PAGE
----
Company news in brief
27 February 2020 | Business
Anglo-Australian miner Rio Tinto yesterday posted an 18% rise in 2019 underlying earnings as a surge in iron ore prices last year countered a slight drop in shipments of the steel-making commodity.
The company said it is prepared for the short-term impact to supply chains from the coronavirus outbreak.
The world's top iron ore producer's underlying earnings for the full year ended Dec. 31 rose to US$10.37 billion, from US$8.81 billion a year earlier.
That was slightly below a consensus estimate of US$10.40 billion by 17 analysts compiled by research firm Vuma Financial.
Rio Tinto declared a final dividend of US$2.31 per share, higher than US$1.8 per share in 2018. – Nampa/Reuters
Shoprite reviews African operations
South Africa's Shoprite is reviewing its long-term options in Africa, including an "alternate operating model", group chief executive officer Pieter Engelbrecht told analysts at the retailer's half-year results on Tuesday.
"What we mean by that is yes we're looking at a possible joint venture, a franchise model, different formats. We are reviewing all of the options," he said.
Immediate steps Shoprite has taken include rent reductions in 17 supermarkets, with negotiations of 16 more underway. It has also switched some of the rent and borrowings from US dollars to local currency.
It is also assessing the viability of unprofitable stores and curbing capital allocation for new stores and developments, Engelbrecht added.
Shoprite disappointed the market in early 2019 when it announced its first drop in first-half earnings in a decade due to currency devaluations, supply issues and low consumer spending in Angola, Nigeria and Zambia.
Those devaluations continued in the 26 weeks ended Dec. 29, hitting diluted headline earnings per share (HEPS), which fell by 2.6% to 372.4 cents in the period from 382.4 cents a year earlier.
Sales in rand terms in the group's international operations, comprising 14 African countries, fell by 3.1%. In constant currency terms, sales rose 4.8%. – Nampa/Reuters
Nestle, Starbucks expect alliance to boost growth
Nestle and Starbucks expect new products developed under their coffee alliance will help to increase sales, executives from the two companies told Reuters in an interview this week.
In May 2018, Nestle paid US$7.15 billion for rights to sell Starbucks packaged coffees teas around the world, freeing up Starbucks to focus on its cafe business. The alliance is expected to help Nestle to tackle tough competition in the coffee market from rivals such as JAB Holdings.
"We'll be in 50 markets by the end of this quarter," he said in a joint telephone interview with Starbucks executive John Culver.
The company said on Tuesday it was introducing Starbucks premium soluble coffee globally, starting in over a dozen markets including the UK, China, Japan, Brazil and Mexico.
Rennie said soluble coffee was growing very fast in China, but Japan, Australia, Malaysia, Singapore and the UK were also big soluble markets where the new product should do well. – Nampa/Reuters
Virgin Galactic posts quarterly loss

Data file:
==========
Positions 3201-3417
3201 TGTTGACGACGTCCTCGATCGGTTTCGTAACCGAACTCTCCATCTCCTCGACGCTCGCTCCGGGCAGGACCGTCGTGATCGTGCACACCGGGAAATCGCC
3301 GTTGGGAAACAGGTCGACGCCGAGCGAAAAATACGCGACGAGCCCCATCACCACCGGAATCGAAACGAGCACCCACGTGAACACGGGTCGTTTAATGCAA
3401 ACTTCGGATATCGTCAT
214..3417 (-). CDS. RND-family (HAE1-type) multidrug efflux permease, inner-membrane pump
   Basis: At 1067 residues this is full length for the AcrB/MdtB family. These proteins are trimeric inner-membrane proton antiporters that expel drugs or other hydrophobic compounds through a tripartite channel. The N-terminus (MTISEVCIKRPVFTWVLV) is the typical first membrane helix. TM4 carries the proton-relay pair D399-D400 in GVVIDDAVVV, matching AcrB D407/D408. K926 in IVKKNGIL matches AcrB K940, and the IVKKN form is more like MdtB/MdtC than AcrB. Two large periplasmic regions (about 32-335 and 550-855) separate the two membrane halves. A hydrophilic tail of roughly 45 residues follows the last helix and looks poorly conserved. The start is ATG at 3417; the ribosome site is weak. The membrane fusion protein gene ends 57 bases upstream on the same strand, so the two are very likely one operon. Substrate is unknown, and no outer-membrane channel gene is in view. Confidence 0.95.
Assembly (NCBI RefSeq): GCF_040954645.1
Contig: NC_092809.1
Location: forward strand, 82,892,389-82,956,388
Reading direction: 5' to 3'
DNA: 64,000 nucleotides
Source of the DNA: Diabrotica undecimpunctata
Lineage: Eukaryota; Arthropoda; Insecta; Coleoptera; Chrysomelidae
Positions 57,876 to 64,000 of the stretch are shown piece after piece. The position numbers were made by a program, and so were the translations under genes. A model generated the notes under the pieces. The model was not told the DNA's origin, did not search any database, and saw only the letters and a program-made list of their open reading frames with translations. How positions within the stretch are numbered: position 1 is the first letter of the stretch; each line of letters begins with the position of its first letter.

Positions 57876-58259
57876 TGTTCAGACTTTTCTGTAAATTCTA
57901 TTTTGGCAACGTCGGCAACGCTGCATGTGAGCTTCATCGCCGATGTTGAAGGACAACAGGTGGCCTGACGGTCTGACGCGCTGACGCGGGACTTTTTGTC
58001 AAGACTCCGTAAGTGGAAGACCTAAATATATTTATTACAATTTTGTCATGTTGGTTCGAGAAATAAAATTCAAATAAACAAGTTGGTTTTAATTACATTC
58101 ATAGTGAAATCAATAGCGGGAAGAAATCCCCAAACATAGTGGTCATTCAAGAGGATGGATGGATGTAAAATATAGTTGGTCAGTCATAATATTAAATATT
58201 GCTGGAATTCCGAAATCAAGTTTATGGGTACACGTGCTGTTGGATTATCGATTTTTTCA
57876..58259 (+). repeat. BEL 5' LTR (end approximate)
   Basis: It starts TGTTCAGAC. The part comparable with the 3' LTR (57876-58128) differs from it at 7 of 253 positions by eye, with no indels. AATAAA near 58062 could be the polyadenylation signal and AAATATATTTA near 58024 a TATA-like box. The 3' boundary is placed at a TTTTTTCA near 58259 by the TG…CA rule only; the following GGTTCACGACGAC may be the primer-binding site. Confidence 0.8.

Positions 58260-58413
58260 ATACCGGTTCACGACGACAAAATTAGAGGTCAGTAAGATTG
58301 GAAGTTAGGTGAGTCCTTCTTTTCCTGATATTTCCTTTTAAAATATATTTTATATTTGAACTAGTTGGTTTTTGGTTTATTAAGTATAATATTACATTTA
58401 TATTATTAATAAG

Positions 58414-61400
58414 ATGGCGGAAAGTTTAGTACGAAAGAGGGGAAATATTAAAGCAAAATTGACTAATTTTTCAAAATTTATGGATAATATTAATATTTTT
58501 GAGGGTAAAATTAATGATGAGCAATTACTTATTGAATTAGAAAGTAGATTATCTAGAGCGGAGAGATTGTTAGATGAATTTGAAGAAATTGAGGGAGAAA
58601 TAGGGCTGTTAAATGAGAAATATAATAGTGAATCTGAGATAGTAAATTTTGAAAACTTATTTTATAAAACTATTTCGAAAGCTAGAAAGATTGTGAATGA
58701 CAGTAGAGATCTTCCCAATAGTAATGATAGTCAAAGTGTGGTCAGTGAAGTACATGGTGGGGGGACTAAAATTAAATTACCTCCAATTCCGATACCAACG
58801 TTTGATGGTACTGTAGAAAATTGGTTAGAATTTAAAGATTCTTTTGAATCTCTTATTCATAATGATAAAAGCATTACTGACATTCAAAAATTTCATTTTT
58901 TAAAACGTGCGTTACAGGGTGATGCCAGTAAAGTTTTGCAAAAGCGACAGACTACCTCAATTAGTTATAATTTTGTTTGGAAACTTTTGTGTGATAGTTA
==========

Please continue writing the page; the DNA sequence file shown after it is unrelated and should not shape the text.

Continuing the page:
Billionaire Richard Branson's space tourism company, Virgin Galactic Holdings Inc, said on Tuesday its fourth-quarter net loss widened to US$73 million from a year-ago loss of US$46 million as it reported its first results as a publicly traded company.
The quarterly results, which include one-time transaction and other related costs, come as the company is aiming for a first commercial flight later this year with Branson on board.
Virgin Galactic competes with billionaire-backed ventures such as Blue Origin, founded by Amazon.com Inc CEO Jeff Bezos, to be the first to offer suborbital flights to fare-paying thrill seekers, presaging a new era of civilian space travel that could kick off as soon as this year.
Other players including Elon Musk's SpaceX and Boeing Co have their sights set on higher altitudes like the International Space Station, the moon and eventually Mars.
Some 600 people from 60 countries have paid or put down deposits to fly on one of Virgin's suborbital flights, worth about US$80 million in total collected deposits and US$120 million of potential revenue, the company said. – Nampa/Reuters
PepsiCo adopts stricter, greener rules
US food and drink giant PepsiCo Inc said on Tuesday it would introduce stricter rules for the palm oil used in its goods - including a retrospective ban on working with firms linked to deforestation - and enforce them for its business partners.
In a first for the consumer goods industry, the tighter policies would apply to companies in joint ventures with PepsiCo like Indonesian food maker Indofood, forest experts said.
Palm oil is the world's most widely used edible oil, found in everything from margarine to breakfast cereals and soap.
But its production has faced scrutiny in recent years from green activists and consumers who have blamed it for forest loss, fires and worker exploitation.
Under PepsiCo's new policy, the major international buyer of palm oil has strengthened its commitments to protect, restore and monitor forests and peatlands. – Nampa/Reuters